Why I resumed Netflix

Asa, a loyal MR reader, asks:

Tyler, I just finished reading your Inner Economist book and in there
you said you stopping doing Netflix because you felt that the waiting
Netflix discs sometimes felt like a burden to you. Have you changed
your mind on this? I use Netflix, but sometimes I feel compelled to
watch a disc I have at home just to get "the Queue flowing again" even
if I don't really feel like watching it at the moment. In reality I
should just send the disc back if I don't want to watch it anymore, but
somehow that seems like a waste. I'm wondering if you have more
thoughts on this.

My problem with movies is simple.  I can read faster than some people, but I can't watch a movie faster than anyone.  So the relative price of movie-watching for me is high (the marginal utility of books does not for me decline rapidly) and often I need the big screen to hold my interest.  Nonetheless I read Essential Cinema and the new David Thomson book — both superb — and decided I wanted to see a chunk of movies.  I've already blogged Satantango and Ruiz's Time Regained was a surprisingly good cinematic treatment of Proust (no jokes please).  I'm looking forward to I Am Cuba, Cat People (the original), Peeping Tom, Bottle Rocket, Night Moves, The Letter, Pasolini's Salo, and about fifteen others.  Probably then I'll quit again.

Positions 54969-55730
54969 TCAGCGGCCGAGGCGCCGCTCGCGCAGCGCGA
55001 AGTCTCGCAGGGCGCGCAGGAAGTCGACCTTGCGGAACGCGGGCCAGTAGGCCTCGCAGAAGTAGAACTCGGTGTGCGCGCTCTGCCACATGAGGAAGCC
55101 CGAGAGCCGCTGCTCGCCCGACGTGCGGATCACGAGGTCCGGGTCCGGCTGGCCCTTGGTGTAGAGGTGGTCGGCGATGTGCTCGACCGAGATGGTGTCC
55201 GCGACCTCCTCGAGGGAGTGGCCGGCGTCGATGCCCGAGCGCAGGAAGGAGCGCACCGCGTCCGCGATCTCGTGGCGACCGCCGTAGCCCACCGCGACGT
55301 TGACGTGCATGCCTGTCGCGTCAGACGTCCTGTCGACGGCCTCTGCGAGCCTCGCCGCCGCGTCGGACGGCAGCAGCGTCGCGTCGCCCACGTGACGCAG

By the way, the movies I liked this year were Man on Wire, Let the Right One In, the first thirty minutes of Wall-E, Encounters at the End of the World, In Bruges, Burn After Reading, and Transporter 3.  I haven't yet seen either Silent Light (Carlos Reygadas) or Gran Torino but I expect to like both.  I even enjoyed Vicki Cristina Barcelona, against all expectations.

Tonight, from this very good article, I read a very good sentence: "In other words, older women are discriminating, which is why so few films are made for them."


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